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Pre-made Neck/body reviews anyone?

Discussion in 'Luthier's Corner' started by billoetjen, Jun 21, 2007.


  1. Hi,
    I hope that I'm not starting up another redundant thread. my searches haven't turned up this Q yet, so I'll try.

    Planning to build a project bass from pre-made components - fretted & drilled neck, routed body - and havent decided on sources yet. There aren't that many manufacturers out there, but some of their specs, materials are pretty different. I'm hoping that I can benefit from your folks' experience. Probably there are other TB'ers out there who'd be interested in some neck and body reviews.
    Any takers?
    My basic plan is for a 4 string, rear-routed, p/j layout, maybe swamp ash body, wenge/rosewood neck. :) Most important for me is STABILITY, I want my action low, low, low.
    Thanks, and please accept my apology if this is already covered.
    Bill Oetjen
    billoetjen@fastermac.net
     
  2. After research and more sampling, I decided, forget the ash, a mahogany body will contribute more to the tone that I want.
     
  3. There have in fact been tons of threads on this. And there are MANY MANY manufacturers and resources for parts, and most of them conform to general Fender-esque dimensions, be it scale length, neck pocket or what have you...

    Where have you been looking?

    A few off the top of my head that get raves here, and who are sensible resources are

    Warmoth
    US Custom Guitars
    Stewart MacDonald
    AllParts
    WD Music Products
    Mighty Mite
    Luthier's Mercantile Group


    And many many many more. Best of luck and do make sure to check for compatability.
     
  4. You're right, there have been lots of sources mentioned and descriptions of their offerings. What I was hoping for was someone might actually be in a position to compare (for instance) Warmoth necks against Mighty Mite and help us newbies weed out the hype.
    Thanks for chiming in and for wishing me luck.
    Bill
     
  5. Well, assuming that money isn't an object, I'd have to go with Warmoth based on what you are saying that you want. Mighty Mite stuff is fine. I'm playing on a MM neck presently and I like the heck out of it. You ALWAYS need to work the frets a bit with MM necks. Your choices are limited though, MM doesn't make wenge or mahogany anything. My experience with Warmoth stuff has been good, everything fits together well and the necks are stable. Never had any experience with USCG. Your wood choices are limited with WD and Allparts too. I just don't like Warmoth as a company.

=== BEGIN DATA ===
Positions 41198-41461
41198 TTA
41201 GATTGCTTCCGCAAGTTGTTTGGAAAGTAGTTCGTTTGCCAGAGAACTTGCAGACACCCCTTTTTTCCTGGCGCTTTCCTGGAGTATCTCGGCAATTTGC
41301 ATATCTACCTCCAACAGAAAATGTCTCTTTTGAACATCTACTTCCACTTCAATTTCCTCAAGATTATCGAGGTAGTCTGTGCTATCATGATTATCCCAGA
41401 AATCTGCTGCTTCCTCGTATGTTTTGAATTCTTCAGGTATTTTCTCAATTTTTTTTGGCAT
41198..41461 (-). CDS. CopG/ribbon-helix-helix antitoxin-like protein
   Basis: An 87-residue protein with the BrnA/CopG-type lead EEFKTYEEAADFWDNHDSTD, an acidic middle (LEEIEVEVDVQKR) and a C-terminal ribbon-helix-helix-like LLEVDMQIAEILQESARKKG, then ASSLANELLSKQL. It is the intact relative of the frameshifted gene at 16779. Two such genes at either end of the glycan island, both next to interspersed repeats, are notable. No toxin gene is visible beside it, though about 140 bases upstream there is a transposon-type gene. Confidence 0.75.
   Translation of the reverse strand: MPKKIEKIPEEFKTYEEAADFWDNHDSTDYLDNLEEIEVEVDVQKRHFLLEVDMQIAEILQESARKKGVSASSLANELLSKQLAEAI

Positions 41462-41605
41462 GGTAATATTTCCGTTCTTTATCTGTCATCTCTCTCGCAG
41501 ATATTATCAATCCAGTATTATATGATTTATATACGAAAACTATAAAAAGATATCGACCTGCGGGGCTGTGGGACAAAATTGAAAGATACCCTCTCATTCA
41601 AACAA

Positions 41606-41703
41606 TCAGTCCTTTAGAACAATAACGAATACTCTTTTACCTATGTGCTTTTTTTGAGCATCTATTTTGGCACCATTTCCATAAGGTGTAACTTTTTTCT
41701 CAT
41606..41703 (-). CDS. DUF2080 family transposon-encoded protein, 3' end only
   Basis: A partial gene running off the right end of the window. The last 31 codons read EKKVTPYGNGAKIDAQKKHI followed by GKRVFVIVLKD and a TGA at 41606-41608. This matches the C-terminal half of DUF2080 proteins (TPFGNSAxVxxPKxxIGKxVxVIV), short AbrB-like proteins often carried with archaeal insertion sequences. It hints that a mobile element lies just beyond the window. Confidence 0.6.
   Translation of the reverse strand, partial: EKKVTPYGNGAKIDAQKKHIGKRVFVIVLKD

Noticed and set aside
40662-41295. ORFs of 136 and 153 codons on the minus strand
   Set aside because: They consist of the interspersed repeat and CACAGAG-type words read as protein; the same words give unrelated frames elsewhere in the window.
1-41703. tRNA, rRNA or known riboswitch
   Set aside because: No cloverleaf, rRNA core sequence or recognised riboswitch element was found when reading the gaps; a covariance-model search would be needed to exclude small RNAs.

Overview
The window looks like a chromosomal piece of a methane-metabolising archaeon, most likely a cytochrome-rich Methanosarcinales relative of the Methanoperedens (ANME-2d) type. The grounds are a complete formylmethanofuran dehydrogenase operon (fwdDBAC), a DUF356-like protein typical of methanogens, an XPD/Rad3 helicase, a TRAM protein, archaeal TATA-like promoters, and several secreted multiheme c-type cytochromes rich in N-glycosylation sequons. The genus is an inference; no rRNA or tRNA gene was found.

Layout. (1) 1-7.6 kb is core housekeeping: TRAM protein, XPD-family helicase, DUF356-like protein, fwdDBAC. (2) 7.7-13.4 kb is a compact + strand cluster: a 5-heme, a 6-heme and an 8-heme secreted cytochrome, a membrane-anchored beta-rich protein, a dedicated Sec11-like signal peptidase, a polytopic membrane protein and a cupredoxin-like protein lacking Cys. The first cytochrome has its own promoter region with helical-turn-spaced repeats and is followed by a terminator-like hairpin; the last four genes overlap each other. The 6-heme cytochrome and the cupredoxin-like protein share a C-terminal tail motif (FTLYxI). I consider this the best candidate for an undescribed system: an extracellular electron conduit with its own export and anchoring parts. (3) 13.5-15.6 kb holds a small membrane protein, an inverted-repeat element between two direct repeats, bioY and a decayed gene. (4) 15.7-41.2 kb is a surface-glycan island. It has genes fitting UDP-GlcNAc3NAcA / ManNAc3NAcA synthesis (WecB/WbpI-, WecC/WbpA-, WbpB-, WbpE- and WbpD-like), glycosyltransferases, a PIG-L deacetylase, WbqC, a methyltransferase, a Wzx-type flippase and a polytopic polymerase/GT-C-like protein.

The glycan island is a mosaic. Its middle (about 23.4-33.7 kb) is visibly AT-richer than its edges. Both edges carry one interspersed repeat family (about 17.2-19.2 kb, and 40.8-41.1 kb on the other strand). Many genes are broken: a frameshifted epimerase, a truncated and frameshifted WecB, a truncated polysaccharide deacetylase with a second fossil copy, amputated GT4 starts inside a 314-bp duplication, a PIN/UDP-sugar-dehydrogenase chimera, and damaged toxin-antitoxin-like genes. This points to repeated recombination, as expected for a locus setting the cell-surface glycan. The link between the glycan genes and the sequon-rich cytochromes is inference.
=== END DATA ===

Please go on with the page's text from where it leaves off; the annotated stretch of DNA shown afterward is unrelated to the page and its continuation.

Sounds like your bass is going to be sweet and low, good luck.
     
  6. Yeah, like he said...I apologise for not realizing you were looking for a comparo.

    Warmoth and US Customs are really great products, top of their game, and have, imo, the best selection of options, and they are professional and courteous.

    WD and AllParts are good one-stops if you're looking for a quick, vintage vibe product, but I don't know who makes their stuff, and I think they are overpriced, so I do not deal with them. I am not slagging their product.

    Mighty Mite are decent, and prolly the best of the entry level fare...they have been around in one way or another since forever...the necks you get on Stewart MacDonad (the bolt on necks) are MM as well...sometimes, they're cheaper there, but even cheaper still on Ebay. The Mighty Mites have a very flat, non-vintagey radius (15"), and the finishes are a tad "chincier" but fine in use.

    For bodies, if you want options, Warmoth 1st, USCustom second, and the rest if you want standard fare...MM makes a "universal rout" body to accomodate any pups, but you need a pickguard, and I dunno if this option is available for bass bodies.

    Again, best of luck...anything else?
     
  7. You have me curious as to why.
     
  8. Primary

    Primary TB Assistant

    Here are some related products that TB members are talking about. Clicking on a product will take you to TB’s partner, Primary, where you can find links to TB discussions about these products.

     
    Jan 18, 2021

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